Movies

God Save The Queens | Film Threat


TRIBECA FESTIVAL 2022 REVIEW! Group therapy in the canyon is the framing device for writer-director Jordan Danger’s God Save The Queens. Distracted, distraught, and despondent, four drag performers arrive at a retreat in the hills run by Hugo (Joaquim de Almeida) and Gail (Rachelle Carson-Begley) to sit and recount their various stories, each learning something along the way. The comedy reaches some giddy moments of inspiration along with sincere moments of earned drama. Unfortunately, while a fun ride, the film isn’t an all-out success on account of the filmmaker’s admirably ambitious but convoluted narrative and inconsistent gags.

The movie opens with GiGi/Klein (Jordan M. Green) attempting to land a job while trying to promote his one-woman drag show. We jump to the stunning Marmalade (Kelly Mantle) as she’s preparing to leave for work on the eve of a very important performance. We next land at a Drag Bingo venue, where Stevie (Alaska Thunderfuck) and Rita (Laganja Estranja) have a nasty tension yet are invited by a producer to reform their act for a healthy sum.

That’s when we land at the retreat in the hills. Having put the narrative ahead of the framing device, Danger muddles the timeline a bit too much, and we have to work to figure out where we are. We get there, though, and a rhythm is found as the stories of GiGi, Marmalade, Stevie, and Rita play out as told by each queen around the meditation circle.

“…four drag performers arrive at a retreat in the hills…”

God Save The Queens excels when it tells a singular story. GiGi’s endearing relationship with her doting mom Eloise (Ellen Gerstein), is adorable. Marmalade’s journey from aging queen to a recognized performer is wonderful. Stevie and Rita’s discovery that they are better as a pair is hilarious. Honestly, they could all have been their own brilliant feature narratives. But as segments in an anthology, they feel diluted. To their credit, the performers nail it. Green sets a lovely tone as the fem queen looking for a break. Mantle is heartfelt and poignant. While Estranja was amazing, it was a disservice to pair them with Thunderfuck, who owns every scene she is in.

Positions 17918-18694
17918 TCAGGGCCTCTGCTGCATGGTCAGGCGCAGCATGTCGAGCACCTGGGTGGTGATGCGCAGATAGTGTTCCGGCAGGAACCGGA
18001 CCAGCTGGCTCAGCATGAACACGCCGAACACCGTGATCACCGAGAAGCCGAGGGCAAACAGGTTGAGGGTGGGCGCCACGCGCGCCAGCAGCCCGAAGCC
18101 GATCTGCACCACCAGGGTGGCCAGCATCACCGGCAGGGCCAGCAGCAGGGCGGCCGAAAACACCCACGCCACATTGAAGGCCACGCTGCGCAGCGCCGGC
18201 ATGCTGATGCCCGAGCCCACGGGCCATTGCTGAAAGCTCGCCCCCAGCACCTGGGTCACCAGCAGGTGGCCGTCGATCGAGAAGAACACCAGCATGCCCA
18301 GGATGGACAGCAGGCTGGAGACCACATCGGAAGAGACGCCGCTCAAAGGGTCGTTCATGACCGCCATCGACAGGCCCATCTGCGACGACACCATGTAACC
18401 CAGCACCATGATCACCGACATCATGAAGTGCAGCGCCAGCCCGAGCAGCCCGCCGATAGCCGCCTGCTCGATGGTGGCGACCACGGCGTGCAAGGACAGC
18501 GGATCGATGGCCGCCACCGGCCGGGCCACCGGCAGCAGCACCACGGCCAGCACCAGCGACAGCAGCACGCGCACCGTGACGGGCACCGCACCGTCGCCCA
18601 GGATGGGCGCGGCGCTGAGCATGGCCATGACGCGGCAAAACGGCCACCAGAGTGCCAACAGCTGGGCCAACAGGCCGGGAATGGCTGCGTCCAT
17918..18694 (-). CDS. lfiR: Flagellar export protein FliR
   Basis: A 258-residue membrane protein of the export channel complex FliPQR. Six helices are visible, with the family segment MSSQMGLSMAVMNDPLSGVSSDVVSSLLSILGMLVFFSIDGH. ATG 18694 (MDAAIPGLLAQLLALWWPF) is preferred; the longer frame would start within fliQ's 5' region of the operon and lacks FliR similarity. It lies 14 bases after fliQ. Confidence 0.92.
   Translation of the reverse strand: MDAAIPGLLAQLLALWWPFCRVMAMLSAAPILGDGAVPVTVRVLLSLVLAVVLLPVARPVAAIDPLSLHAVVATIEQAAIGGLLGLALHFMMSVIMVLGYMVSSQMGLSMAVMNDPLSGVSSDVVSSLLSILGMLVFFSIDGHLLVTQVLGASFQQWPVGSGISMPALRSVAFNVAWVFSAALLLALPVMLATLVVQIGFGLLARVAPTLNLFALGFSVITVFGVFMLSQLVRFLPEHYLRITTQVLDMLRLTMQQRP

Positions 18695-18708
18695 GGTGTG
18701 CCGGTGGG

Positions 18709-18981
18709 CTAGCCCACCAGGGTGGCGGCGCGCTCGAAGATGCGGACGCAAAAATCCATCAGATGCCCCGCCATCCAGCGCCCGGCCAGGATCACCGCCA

All of that said, some of the cameos far outshine the main cast. Luenell pops into the meditation circle credited as God to move the story along. RuPaul’s Drag Race mainstay Michelle Visage plays Liv, a talent scout far too preoccupied with her phone to do her job. Manila Luzon amusingly chews the scenery as Kiwi, one of Marmelade’s friends. However, none of them compare to Kimberley Crossman’s bit role as Harlowe. Her scene as the put-upon mega star was pure gold and worth the price of admission all on its own.

Jordan Danger’s God Save The Queens is an accomplished piece of comic fluff that almost gets past the catty, quippy, campy story about drag performers to deliver something more. No, it doesn’t always land that death drop but gets closer than other movies have in finding the balance of comedy, pathos, and comradery in the drag world. As such, it proves a fun, if uneven, watch.

God Save The Queens screened at the 2022 Tribeca Film Festival.



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